To come up with a solution for the current situation, Korea Land & Housing Corporation (LH) handed out financial aids to university students who have to find rental studios by providing part of the key money which students have to pay when they rent a studio for long-term from 2010. University students looking for housing in Seoul can receive up to 70 million won, those who are looking for studios in other metropolitan cities can receive up to 50 million won, and others looking for studios in other regions can receive up to 40 million won. This year, total 10,000 studios were provided to university students nationwide.
“We started this project to ease the financial burden of university students,” said an official from the LH. “In 2010 and 2011, we helped around 250 students respectively. However, for 2012, we provided 10,000 studios to students finding places to stay as it has become more difficult to rent a studio as prices are soaring.”
In order to receive financial aid for the key money, students should first submit documents proving their financial situation. The student candidates are divided into category one and two.
To be included in category one, whose students get priority over those in category two, students should come from families who are basic livelihood guarantees, single parent homes, small incomes, disabled students with small incomes or children welfare centers. Student candidates who are not included in the conditions of the category one are included in category two. Students included in category one pay one million won for the key money and pay around 100,000 won for monthly rent to the landlord and can live two years in a row. Students of category two pay two million won for the key money and pays around 200,000 won for the monthly rent.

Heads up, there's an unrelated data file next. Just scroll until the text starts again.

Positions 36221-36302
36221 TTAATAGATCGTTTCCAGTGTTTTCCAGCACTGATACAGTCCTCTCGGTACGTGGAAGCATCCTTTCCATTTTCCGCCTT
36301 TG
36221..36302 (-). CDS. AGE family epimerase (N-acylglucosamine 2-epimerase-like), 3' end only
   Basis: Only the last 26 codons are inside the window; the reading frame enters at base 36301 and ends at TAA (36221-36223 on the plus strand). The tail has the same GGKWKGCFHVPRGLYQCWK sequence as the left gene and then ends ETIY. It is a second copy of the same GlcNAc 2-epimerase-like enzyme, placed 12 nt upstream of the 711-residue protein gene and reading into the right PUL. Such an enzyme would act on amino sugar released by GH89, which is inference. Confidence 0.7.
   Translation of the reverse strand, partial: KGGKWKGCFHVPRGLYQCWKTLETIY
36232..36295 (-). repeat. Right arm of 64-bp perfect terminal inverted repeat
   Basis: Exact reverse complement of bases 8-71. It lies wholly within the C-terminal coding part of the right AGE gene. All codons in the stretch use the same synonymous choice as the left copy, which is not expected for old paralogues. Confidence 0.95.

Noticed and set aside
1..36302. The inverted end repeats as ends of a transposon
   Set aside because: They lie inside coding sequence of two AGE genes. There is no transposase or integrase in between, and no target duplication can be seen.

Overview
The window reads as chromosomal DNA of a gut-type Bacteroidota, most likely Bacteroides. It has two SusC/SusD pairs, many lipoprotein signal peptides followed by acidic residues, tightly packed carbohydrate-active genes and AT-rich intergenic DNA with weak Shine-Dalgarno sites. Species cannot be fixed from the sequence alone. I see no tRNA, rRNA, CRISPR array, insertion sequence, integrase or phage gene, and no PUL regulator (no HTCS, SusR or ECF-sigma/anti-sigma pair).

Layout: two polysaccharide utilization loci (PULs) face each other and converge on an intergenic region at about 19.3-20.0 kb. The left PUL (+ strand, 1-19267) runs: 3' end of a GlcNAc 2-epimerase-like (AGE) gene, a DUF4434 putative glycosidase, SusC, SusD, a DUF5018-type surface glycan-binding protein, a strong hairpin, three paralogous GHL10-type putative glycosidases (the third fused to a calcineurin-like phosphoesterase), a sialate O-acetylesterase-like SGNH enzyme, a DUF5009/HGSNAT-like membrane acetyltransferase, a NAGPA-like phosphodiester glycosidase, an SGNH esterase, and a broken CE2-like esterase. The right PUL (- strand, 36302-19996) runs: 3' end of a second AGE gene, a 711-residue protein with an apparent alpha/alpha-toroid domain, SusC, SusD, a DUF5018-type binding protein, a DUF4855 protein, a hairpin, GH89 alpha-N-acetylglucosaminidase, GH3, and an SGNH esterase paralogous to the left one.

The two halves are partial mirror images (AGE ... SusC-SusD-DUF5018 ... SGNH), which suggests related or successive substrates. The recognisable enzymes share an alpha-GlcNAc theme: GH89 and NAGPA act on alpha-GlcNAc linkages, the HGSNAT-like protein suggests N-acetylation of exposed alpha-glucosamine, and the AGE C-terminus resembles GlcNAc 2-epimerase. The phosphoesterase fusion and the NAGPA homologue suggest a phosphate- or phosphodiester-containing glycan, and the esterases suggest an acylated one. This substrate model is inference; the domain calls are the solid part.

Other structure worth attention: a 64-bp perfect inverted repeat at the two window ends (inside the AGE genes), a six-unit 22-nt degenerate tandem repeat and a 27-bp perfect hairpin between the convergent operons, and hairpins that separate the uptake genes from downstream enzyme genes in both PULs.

“Some people have complained that the standards for becoming the candidates for the financial aid from the LH are too difficult to meet,” said the official. “So we gradually made standards simpler.”
When the selected students have to look for studios leased for jeonse, long-term house deposit, around campus and report it to the LH, the LH will make a contract and pay the key money within the maximum amount which is different according to the region where students are looking for a studio.
Despite the LH’s ambition and efforts to ease current residential crisis of university students, many students call for improvement.
“Problem is, most students are looking for monthly-rent studios, not jeonse studios,” Lim Young-jin (Social Sciences, 1) said. “Most studios around campuses are usually leased for monthly rent, not jeonse. In addition, while the LH says students should find studios categorized for residence to receive help, many studios around campus are for commercial purposes.”
Real estate agents also complain about the difficulties of finding studios suitable for the LH.
“There are many situations when the landlords makes a contract with another student first while the student who wants to lease a studio with the help of the LH waits for the LH’s permission after it examines whether the studio fits the standard,” said Shin Young-mo, a real estate agent in Sinchon.
“Also, the studios whose landlords allow to be leased to the LH are usually too old or too expensive considering their quality.”
However, the LH is not considering increasing the number of student beneficiaries this year.
“Due to our limited budget, it is difficult to give this opportunity [paying key money for jeonse] to more students this year, but we will try our best to come up with a solution,” said the official from the LH.
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